Endo-Cannibalism, Casu Marzu, and Expressing Disgust

For more writings on this blogI listen to a lot of podcasts. In 2020, I listened to at least a half an hour of podcasts on 7 of every 8 days. I didn’t track how much time, though, because I didn’t think I’d be listening to that much podcast time, like maybe 100 hours? I regretted not keeping those stats to know in 2020, but I’m not too concerned as I know I will be listening to a lot more in 2021 as I find more podcasts I enjoy, and listen more efficiently in life while doing many other things than I did in 2020. Already, in 2021, I am averaging 100 minutes per day (1h 40 min), which, if kept up, will mean I will hit 100 hours by the end of February, ahead of my goal of 500 hours for the year that I have yet to blog about as part of my posts on my resolutions.

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Radio Station Playing Only Music by Dead Musicians?

Just an idea that came to me during one of my free thinking sessions I practice to try to think of interest, slightly radical ideas to keep my mind open and abstract as I aged. 🙂

What if there were a radio station that only played popular music by musicians who were deceased? Its repertoire could literally grow all the time, to include entire catalogs of new musicians having just passed away. In fact, it could do tributes to them by introducing new catalogs over several hours each day following the deaths.

I understand it might seem morbid to have that cloud of thought overhanging your listening enjoyment, that all these people were dead, but I get quite reflective some time listening to music by people no longer with us. And you might get a few surprises to hear songs by people you didn’t know had died. That’s when the reflection would kick in for me.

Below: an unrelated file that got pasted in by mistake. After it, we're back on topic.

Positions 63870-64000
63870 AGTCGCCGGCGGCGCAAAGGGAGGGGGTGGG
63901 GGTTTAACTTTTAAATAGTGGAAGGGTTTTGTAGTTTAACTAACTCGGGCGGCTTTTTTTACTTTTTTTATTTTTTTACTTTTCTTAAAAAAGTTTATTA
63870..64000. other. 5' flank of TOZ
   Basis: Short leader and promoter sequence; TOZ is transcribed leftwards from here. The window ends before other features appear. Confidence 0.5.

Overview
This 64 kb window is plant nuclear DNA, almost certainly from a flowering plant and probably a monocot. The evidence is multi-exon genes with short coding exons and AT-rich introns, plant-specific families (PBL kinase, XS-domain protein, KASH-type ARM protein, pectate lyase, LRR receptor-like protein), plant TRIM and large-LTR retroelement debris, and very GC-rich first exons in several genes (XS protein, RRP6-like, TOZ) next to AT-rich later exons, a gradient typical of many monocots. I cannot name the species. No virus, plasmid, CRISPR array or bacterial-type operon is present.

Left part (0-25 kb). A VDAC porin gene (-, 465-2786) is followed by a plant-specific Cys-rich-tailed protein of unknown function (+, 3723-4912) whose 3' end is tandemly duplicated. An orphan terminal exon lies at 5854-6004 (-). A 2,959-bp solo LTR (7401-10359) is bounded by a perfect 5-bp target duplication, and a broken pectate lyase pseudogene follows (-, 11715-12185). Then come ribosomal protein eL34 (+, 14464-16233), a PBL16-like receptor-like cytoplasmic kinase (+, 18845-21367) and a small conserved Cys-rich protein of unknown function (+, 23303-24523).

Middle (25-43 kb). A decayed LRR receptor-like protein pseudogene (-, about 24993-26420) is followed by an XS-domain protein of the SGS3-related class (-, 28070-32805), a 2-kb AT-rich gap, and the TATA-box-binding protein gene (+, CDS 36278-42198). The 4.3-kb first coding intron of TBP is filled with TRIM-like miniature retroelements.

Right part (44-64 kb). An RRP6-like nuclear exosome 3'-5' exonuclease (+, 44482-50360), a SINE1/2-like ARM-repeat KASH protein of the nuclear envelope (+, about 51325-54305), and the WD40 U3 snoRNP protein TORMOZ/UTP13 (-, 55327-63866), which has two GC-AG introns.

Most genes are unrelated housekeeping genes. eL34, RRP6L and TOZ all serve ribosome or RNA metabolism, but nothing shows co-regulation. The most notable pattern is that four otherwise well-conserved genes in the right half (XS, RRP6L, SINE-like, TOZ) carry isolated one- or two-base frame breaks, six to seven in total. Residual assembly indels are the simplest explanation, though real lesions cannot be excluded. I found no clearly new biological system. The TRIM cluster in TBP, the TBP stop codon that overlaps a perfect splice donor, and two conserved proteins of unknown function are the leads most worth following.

As for groups, play songs people who passed away had a hand in writing if they didn’t sing, or only songs they sung, and make it clear at the beginning and/or end, of course.

And hopefully, nobody listening will hope someone will die soon so they can hear their music on the station. Just turn the dial, eh? 🙂

Country Style Somewhere Over the Rainbow, by Ian Tyson

I’ve heard the famous song, (Somewhere) Over the Rainbow, in many, many styles, but not country… until today. I found out about this very moving rendition by Canadian country legend, Ian Tyson, via a Canadian Broadcasting Corporation series called Rainbow Battle pitting different renditions against one another. Ian’s performance completely took me by surprise and entranced me, I must say! Have a listen!

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